West Hill
Woodbury​ (includes the village of Woodbury Salterton and Exton)
Farringdon.

The “Principles for Growth” which the committee are being asked to agree to:

• A significant proportion of growth to be in the Western part of the district by either a new town or extending a number of villages or building new villages.

• Plus, modest growth in existing towns with strategic growth around Axminster, Exmouth (including Lympstone), Honiton and Ottery St Mary.

• All other Villages to be encouraged to provide modest growth through their Neighbourhood Plans.

• Focus development on main transport corridors if possible.

Conclusion:

For the last few years, East Devon has successfully complied with the government`s Housing Strategy, with their current Local Plan and at present build out rates, this will over subscribe the Government Building Target until the year 2031.

The Government is not forcing East Devon to co-operate with Exeter to provide some of their housing needs. This decision is totally at the discretion of the District Council and their leaders.

Yes, Exeter is a thriving growth city, and it is recognised that the road and rail connections are dire, but why destroy the character of a part of East Devon for these improvements?

The very reason people choose to relocate to Exeter, its surrounding towns and villages is the beautiful Devon countryside; the building of a mass of new housing will simply make the area a mirror image of the existing areas the people are wanting to move away from!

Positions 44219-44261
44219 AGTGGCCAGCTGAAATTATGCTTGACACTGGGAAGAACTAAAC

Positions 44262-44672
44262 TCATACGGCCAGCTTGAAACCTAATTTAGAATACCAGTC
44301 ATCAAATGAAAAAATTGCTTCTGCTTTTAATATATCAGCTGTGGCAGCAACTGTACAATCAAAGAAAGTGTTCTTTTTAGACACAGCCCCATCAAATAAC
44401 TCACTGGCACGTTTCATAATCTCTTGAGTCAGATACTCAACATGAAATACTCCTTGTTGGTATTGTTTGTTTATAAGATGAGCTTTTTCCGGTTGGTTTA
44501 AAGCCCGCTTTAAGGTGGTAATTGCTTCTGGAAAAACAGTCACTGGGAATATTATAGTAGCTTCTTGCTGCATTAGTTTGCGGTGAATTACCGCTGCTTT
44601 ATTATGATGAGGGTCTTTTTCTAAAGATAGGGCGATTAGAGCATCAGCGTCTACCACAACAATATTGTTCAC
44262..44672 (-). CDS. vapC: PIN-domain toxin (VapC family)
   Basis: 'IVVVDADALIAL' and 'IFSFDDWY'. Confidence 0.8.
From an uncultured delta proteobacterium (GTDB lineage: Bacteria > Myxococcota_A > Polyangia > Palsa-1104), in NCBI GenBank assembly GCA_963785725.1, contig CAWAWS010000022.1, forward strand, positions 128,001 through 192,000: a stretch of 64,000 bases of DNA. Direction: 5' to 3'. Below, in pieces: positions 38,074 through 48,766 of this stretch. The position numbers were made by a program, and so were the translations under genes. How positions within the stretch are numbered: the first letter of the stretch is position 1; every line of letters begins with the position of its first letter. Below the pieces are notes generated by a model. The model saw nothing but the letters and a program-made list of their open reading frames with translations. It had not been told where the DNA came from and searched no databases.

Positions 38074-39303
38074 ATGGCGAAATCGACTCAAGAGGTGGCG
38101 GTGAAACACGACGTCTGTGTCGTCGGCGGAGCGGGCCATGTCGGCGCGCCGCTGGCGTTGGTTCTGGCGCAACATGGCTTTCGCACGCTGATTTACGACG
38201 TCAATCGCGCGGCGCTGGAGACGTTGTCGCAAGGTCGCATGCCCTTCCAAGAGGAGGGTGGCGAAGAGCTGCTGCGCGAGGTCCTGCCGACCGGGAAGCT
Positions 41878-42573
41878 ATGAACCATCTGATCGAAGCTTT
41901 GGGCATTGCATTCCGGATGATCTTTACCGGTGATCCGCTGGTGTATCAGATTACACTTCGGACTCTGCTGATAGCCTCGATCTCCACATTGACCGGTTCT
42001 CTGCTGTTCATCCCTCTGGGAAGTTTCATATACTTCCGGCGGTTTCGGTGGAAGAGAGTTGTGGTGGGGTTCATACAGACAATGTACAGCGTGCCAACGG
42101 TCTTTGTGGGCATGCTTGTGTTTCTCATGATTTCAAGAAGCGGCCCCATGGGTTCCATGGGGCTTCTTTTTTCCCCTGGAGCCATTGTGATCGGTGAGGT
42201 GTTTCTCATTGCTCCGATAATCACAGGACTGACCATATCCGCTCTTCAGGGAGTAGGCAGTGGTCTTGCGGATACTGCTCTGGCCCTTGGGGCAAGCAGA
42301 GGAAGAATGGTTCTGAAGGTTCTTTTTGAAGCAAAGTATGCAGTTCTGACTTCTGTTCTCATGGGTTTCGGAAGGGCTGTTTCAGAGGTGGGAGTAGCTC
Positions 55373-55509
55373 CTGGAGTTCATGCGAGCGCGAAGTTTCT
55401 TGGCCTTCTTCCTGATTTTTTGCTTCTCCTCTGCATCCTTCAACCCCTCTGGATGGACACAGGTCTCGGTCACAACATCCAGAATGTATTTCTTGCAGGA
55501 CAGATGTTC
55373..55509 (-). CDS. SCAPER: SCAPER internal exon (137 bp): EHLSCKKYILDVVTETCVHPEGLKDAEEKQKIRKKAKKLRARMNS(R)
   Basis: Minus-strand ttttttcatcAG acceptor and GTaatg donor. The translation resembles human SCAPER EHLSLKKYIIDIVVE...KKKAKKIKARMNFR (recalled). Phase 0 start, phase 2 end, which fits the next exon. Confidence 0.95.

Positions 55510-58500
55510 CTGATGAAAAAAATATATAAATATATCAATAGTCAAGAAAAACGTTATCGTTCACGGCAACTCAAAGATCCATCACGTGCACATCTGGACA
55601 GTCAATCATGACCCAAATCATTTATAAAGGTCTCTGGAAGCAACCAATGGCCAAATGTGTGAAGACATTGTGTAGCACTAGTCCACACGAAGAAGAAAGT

So, to satisfy the aspirations and needs of the City of Exeter, the rural west area of East Devon will be required to build many more houses with either another new town or new villages or building an extra 500 houses to a number of existing village communities.

Will the Strategic Planning Committee endorse this proposal or not?

“The bigger the question, the less we are asked”

Owl says: he is behind the times – just about everything that we pay for is now decided “behind closed doors”. Examples: Local Enterprise Partnership, Greater Exeter Planning Strategy, local Clinical Commissioning Group. All our money and all decided in secret.

“… A striking example is the government’s plan for an Oxford-to-Cambridge expressway. A decision to which we have not been party, which will irrevocably change the region it affects, is imminent. The new road, says the plan, will support the construction of a million homes.

To give you some sense of the scale of this scheme, consider that Oxfordshire will have to provide 300,000 of them. It currently contains 280,000 homes. In 30 years, if this scheme goes ahead, the county must build as many new houses, and the infrastructure, public services and businesses required to support them, as have been built in the past 1,000. A million new homes amounts, in effect, to an Oxford-Cambridge conurbation.

But none of this is up for debate. By the time we are asked for our opinion, there will be little left to discuss but the colour of the road signs. The questions that count, such as whether the new infrastructure should be built, or even where it should be built, will have been made without us.